Never stop learning

Crossposted from Silk & Shadows

Currently working on: Retyping notes from Larry Brooks workshop
Mood: Studious

Way back in college, I learned that if I read the course materials before the lectures, listened to the lectures and took notes, transcribed the notes from my notebook into my computer, and then re-read the notes, I was usually good for the test. This is why I like to attend workshops in person; even if I’ve read the speaker’s book, it forces me to take notes and then I remember more.

Larry-Brooks-workshopSo when I found out Larry Brooks (storyfix.com) was coming to speak to my local Romance Writers of America chapter, I was psyched. I’d read his STORY ENGINEERING writing book and loved it. It is my kind of writing book; very analytical and no-nonsense, but fun too. (Nonsense and fun being not the same thing, necessarily.) But as much as I love reading craft books, I also like to hear the information presented.

Sometimes speakers have found new ways to present their information and it’s always interesting to hear what they emphasize. Writer friendTerri Reed says hearing previously learned information again is like looking at a diamond from another angle: from the top you see mostly the flat surface, while from the sides you see the angles, and from the bottom you see the point.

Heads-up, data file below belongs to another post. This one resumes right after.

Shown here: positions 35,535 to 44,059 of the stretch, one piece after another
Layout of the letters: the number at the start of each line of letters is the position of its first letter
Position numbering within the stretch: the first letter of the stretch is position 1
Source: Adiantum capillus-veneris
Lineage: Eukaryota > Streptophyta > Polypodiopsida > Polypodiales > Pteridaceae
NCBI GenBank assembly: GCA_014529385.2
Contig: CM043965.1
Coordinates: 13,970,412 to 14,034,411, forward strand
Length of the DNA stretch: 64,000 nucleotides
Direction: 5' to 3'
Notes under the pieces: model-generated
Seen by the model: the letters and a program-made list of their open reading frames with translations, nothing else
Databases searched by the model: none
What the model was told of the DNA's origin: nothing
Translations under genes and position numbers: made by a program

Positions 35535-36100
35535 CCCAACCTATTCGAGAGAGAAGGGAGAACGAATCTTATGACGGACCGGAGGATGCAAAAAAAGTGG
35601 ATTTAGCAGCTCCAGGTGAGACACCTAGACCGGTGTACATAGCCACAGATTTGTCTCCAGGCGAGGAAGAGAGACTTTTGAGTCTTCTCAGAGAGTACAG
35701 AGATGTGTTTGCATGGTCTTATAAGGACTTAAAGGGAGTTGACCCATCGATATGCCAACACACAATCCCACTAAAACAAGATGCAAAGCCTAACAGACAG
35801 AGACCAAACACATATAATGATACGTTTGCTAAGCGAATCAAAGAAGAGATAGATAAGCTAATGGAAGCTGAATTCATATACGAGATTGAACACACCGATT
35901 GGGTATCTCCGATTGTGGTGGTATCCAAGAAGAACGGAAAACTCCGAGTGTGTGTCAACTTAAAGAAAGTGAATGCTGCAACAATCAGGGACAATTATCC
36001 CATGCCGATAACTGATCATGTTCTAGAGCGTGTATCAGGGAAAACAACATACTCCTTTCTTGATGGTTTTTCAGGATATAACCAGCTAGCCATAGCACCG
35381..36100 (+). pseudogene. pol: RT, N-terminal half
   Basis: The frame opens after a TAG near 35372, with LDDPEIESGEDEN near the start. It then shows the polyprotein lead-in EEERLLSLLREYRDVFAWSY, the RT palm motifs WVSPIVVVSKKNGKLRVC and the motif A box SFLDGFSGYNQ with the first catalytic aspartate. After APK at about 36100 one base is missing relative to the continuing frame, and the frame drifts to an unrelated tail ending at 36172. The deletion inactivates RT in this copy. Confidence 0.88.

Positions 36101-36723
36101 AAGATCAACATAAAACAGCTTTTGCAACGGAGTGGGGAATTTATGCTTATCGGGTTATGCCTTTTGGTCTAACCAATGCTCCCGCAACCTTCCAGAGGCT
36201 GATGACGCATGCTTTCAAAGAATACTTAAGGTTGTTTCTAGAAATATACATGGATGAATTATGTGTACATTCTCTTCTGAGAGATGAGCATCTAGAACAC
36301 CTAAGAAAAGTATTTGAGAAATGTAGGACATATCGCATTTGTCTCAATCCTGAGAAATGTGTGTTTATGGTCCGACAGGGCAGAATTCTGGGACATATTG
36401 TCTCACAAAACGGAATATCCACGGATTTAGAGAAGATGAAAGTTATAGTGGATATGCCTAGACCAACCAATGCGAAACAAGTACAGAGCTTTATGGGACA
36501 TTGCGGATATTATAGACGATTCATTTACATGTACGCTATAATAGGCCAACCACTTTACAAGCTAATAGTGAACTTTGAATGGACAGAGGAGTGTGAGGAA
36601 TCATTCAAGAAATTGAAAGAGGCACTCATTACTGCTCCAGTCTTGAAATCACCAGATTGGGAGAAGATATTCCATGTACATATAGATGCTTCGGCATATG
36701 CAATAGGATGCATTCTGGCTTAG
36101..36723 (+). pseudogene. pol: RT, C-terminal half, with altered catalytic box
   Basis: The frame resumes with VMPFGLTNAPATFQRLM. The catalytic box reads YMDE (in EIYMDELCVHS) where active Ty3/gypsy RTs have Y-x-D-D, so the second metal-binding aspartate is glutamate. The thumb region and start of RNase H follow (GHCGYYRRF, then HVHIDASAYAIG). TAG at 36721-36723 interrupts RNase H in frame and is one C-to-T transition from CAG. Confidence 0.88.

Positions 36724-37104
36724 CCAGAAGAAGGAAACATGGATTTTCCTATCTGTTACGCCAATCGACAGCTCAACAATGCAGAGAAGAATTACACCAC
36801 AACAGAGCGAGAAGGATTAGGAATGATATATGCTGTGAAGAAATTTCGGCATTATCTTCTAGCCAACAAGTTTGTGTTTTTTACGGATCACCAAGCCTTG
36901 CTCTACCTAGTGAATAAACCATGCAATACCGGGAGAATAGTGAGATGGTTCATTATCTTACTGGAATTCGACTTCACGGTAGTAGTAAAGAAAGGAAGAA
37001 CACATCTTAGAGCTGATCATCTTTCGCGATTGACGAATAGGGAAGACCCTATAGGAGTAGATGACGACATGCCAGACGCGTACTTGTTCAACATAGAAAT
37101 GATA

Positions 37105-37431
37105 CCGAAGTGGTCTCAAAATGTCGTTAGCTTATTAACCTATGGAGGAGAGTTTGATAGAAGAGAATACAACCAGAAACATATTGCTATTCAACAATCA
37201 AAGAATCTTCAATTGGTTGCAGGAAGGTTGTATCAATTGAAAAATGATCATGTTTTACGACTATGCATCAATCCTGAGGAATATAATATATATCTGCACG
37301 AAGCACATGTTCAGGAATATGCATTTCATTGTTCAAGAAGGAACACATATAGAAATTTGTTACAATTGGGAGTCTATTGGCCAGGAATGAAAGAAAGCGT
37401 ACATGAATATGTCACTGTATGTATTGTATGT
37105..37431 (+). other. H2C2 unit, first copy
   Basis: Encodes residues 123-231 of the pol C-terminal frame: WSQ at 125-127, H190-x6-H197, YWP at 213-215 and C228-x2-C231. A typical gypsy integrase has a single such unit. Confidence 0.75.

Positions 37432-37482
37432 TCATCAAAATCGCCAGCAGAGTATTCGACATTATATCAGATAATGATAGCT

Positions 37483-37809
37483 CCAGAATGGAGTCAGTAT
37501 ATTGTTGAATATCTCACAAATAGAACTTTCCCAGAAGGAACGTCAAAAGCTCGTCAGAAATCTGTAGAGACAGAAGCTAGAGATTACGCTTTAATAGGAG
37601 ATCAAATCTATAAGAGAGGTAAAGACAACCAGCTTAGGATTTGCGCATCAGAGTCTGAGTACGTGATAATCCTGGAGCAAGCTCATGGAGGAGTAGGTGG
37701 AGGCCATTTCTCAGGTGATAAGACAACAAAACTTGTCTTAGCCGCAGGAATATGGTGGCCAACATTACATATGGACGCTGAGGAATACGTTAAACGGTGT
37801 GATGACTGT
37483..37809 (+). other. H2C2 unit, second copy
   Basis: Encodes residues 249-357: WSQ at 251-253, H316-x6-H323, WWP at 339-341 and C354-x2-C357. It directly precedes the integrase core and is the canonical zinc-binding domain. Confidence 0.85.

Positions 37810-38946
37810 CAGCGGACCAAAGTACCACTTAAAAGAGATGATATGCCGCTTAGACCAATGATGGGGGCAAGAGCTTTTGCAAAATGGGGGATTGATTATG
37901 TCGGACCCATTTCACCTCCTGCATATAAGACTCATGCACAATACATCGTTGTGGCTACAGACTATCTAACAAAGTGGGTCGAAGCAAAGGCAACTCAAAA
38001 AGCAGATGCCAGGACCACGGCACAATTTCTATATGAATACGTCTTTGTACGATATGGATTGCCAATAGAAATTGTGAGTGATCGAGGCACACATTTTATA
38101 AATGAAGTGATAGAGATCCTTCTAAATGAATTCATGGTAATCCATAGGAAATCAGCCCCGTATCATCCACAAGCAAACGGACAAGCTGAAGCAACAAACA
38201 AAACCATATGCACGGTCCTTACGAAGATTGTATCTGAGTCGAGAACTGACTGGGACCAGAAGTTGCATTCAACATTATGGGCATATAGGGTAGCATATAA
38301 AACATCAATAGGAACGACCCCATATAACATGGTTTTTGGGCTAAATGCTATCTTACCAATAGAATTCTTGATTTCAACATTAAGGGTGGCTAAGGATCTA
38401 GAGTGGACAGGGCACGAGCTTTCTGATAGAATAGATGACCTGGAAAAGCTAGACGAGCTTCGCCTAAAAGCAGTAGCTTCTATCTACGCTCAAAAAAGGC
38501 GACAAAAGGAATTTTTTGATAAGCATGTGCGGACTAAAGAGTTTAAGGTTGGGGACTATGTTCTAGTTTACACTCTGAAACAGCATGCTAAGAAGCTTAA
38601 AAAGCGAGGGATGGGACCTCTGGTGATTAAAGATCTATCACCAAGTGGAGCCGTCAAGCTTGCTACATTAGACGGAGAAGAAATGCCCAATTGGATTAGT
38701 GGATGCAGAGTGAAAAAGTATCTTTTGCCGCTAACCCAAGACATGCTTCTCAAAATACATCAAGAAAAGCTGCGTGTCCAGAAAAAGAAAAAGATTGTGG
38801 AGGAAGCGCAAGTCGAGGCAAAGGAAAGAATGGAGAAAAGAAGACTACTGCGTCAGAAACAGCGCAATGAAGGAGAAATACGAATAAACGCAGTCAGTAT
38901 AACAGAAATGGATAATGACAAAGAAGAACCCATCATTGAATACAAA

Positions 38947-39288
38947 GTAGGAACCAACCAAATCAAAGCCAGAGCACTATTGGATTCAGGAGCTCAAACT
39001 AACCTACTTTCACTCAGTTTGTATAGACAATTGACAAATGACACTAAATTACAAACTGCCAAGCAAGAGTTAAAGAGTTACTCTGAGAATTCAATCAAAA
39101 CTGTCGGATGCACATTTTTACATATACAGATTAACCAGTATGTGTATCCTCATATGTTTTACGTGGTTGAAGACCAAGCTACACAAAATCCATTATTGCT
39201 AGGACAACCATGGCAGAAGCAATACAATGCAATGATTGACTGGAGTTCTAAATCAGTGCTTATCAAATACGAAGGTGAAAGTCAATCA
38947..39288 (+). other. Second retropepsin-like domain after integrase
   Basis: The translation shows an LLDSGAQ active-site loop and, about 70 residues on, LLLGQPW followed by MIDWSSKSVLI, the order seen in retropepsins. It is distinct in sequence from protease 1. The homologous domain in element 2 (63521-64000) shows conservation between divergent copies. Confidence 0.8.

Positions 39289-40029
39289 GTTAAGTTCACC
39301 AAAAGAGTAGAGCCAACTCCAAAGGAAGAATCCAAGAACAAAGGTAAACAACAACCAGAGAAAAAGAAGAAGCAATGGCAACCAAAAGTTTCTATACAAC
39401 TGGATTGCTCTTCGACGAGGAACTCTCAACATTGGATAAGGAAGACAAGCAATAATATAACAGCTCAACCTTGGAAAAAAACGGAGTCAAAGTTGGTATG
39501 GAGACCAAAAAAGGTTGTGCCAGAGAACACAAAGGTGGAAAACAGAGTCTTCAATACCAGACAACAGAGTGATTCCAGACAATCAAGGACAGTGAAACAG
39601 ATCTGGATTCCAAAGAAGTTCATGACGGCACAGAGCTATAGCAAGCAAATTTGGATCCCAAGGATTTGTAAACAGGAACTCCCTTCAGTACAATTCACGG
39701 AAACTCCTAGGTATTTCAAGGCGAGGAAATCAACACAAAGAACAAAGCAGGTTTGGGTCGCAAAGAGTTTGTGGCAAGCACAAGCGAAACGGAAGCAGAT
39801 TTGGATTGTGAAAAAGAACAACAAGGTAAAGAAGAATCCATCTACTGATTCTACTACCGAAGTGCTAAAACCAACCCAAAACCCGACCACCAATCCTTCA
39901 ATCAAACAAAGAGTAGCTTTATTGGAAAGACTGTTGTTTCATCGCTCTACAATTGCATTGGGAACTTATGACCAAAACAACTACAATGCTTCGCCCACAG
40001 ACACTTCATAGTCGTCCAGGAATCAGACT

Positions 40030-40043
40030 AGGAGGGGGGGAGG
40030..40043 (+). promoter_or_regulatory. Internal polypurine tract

choco-teaI highly recommend the STORY ENGINEERING book to fellow writers, because there is a lot of content best absorbed from the original source, but I thought I’d share some nuggets of thought from the weekend too:

  • To stand out from the slush pile, a story has to be better than good. It has to be better than what is out there already. What makes your story stand out, not from the slush pile, but from thesecond cut?
  • What is your central dramatic question? Can you make the question more provocative, more emotionally engaging? The more compelling the “what if” question, the more compelling the answer. And the answer is why the reader keeps reading.
  • What is the burning ember of your story? Pass that burning ember to the editor and to the reader.
  • Don’t settle; make it bigger.

Having spent a couple weekends ago in New York on the business side of writing, it was a joy to spending a weekend on the art and craft of writing. Next weekend, I go to Chicago for the RT Book Reviews Reader Convention. That will be the party side of writing!

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